Sgt. Pepper’s Album Club

Lizzy was the biggest fan of the Beatles I knew who wasn’t my parents. At my first sleepover at Lizzy’s place when we were 12, I discovered her obsession. Her room was covered with Beatles memorabilia, and she even had Beatles collector’s cards. I hadn’t even bought my first CD yet and was still perfectly happy to listen to whatever my sister played, and here was a girl who knew there was only one band for her. It was a while after my friendship with Lizzy that I decided I was going to be a musician, but I wish I could go back and just sit and listen to a whole album with her. I wish I could do that with a lot of people.

It’s Valentine’s Day today, but more importantly for me it’s Album Club. I have always struggled to feel like I belong anywhere and have always been the kind of person who only had one or two good friends, so when I listen to ‘A Little Help From My Friends’, as corny as it may sound, I think of the people from Album Club — the people who I have connected with through music. There is nothing better than sitting back on a Tuesday afternoon and talking about what connects and divides us through music, and it’s part of the reason I chose Sgt. Pepper’s tonight.

When I think of all the albums I’ve listened to all the way through without stopping, I realise that most of the time I’ve done it for a friend or boyfriend in my life. Jeff Buckley’s Grace, Incubus’ Morning View, Coldplay’s Rush of Blood to the Head, Belle and Sebastian’s Fold Your Hands Child You Walk Like A Peasant, Ben Lee’s Awake Is The New Sleep, Red Hot Chilli Pepper’s Californication — they all fall in that category. It’s been good to listen to Sgt. Pepper’s knowing that there are others out there who’ve done the same.

Listening to Sgt. Pepper’s has got me trying to remember albums from my generation that were new and unique that I sat and absorbed, ready to be a fan. But there have been very few albums I’ve sat and listened to the whole way through without stopping. The first album I did this with would have been Moby’s Play. A boy I had a crush on in school lent me his copy after a long discussion about music in chemistry class (sorry Mr. Thompson). I so badly wanted to have a really cool opinion about the music that I stayed up past midnight listening to the album. It kind of feels like now as I finish side two of Sgt. Pepper’s (I wish it could be on a real record player, sadly it’s just my itunes!).

So here’s my opinion of Sgt. Pepper’s (really cool or otherwise) — so many layers of sound and timbres to hear, every song flows so easily from one track to the next, it really is a lesson in making a concept album. I feel like I’ve finally watched a movie all the way through that I’ve only caught glimpses of in the past. I love the effects on the vocals, as simplistic as they often are (e.g doubling the voice), and the familiar sound of the piano they use throughout the album (makes me think of family sing-a-longs), and I love the bass the whole way through. There are tracks where I tune out, and I wonder if that’s because of the order of the tracks, or the familiarity of certain songs, but there is nothing that I want to skip (not that I could do that with a record player). I love how sad the opening line of “A Day In the Life” is after the upbeat reprise of “Sgt. Pepper’s Lonely Hearts Club Band” and it makes me appreciate the rawness of Lennon’s voice.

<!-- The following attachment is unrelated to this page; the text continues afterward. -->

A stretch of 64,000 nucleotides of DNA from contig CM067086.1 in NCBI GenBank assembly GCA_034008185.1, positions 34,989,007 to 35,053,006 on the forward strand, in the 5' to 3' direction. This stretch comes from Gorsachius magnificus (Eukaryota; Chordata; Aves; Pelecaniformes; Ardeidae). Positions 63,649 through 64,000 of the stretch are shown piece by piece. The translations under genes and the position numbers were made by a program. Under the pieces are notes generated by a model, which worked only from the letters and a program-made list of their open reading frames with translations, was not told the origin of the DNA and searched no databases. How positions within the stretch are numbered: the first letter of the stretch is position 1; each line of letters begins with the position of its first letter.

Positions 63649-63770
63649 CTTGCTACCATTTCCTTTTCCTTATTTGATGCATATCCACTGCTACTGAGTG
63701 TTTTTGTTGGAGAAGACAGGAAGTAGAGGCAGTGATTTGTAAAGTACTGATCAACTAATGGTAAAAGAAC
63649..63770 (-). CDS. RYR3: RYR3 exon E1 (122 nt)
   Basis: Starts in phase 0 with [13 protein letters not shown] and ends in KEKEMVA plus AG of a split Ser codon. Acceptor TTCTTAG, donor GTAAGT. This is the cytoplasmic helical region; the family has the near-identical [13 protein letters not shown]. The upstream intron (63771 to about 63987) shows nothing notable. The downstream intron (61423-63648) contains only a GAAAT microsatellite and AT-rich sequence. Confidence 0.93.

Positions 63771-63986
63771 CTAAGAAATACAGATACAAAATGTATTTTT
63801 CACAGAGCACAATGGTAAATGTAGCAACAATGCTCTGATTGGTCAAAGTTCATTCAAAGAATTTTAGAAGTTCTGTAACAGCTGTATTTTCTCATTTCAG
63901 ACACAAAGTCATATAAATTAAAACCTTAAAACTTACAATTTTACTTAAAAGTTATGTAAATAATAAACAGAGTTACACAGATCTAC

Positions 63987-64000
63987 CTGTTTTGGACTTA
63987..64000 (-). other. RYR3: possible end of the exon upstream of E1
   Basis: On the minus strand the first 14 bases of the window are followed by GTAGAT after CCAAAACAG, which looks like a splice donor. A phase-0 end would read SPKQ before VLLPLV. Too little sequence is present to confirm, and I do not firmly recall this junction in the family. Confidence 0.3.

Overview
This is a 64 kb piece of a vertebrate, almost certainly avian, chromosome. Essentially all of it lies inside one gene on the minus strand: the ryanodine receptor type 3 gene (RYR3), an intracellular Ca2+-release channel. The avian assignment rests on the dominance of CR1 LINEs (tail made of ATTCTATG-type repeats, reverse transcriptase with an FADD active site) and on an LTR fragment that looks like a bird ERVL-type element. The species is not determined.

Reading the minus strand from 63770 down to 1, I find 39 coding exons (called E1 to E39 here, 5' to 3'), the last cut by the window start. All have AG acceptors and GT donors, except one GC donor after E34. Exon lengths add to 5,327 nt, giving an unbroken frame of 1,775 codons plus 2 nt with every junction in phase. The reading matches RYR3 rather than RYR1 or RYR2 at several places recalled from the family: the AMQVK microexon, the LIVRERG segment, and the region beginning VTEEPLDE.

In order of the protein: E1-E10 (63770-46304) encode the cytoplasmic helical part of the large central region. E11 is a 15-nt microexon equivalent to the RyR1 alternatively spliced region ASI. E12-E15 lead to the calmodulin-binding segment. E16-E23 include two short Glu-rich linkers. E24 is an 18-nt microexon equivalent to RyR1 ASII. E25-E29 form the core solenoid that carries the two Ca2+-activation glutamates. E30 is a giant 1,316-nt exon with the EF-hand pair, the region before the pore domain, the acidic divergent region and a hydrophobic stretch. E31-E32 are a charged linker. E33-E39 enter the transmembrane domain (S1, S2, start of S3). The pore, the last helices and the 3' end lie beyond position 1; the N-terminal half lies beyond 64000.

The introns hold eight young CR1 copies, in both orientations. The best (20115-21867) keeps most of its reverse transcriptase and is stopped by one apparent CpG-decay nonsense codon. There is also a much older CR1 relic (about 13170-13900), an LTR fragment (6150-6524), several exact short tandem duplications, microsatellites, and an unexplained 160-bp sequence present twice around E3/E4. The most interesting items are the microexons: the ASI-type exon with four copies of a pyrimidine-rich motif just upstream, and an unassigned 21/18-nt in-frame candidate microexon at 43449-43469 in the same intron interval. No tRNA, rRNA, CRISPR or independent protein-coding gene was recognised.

OK, that’s it for the moment. I’d love to hear what you think, because I really can only continue writing if I have people’s thoughts to spark off! Catch up with you soon.


About Alison Armstrong

Alison Armstrong BMus./BEd. (Queensland University of Technology), Dip. ABRSM (Performance- Singing) I have trained to teach Music (Elementary, Middle and High School) and Drama (Middle and High School). This is my 7th year as a teacher.
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3 Responses to Sgt. Pepper’s Album Club

  1. I was just getting started working out at the school gym when one of the Indonesian staff members plugged his iPod into the speakers. First song Across the Universe. Second song- All You Need Is Love. Far too cruel to play to someone on Valentine’s Day who is in a long-distance relationship! (i.e. me) But I had to laugh… of all the music in the world…

  2. CarolineW says:

    I remember clearly the Moby incident – you even borrowed my CD player if I recall. I’m curious to listen to Sgt. Peppers after what you wrote, but lately I feel like there are really only a couple of Beatles songs I truly like, the majority of them I THOUGHT I liked purely because of parental influence – which makes me wonder “why bother?”. When you’re a little kid and your dad says “I like this song” – that immediately sticks with you that this song must be good. It kinda sucks when you don’t have as much in common with your parents as you thought and you wish you’d been introduced to different music earlier.

    • I am curious about what my parents were like before they had kids though, and the music kinda shows that. I remember sitting down with dad’s collection of Crosby, Stills, Nash (and Young), the Rolling Stones and Chicago and trying to understand what made my dad like them. I seem to remember you doing something similar with Pink Floyd?
      Maybe I thought it was interesting what popular music dad was listening to because I never remember him playing anything other than symphonies, oratorios, operas, and Gilbert and Sullivan, and it’s hard to make that view of him link with him listening to the Rolling Stones.

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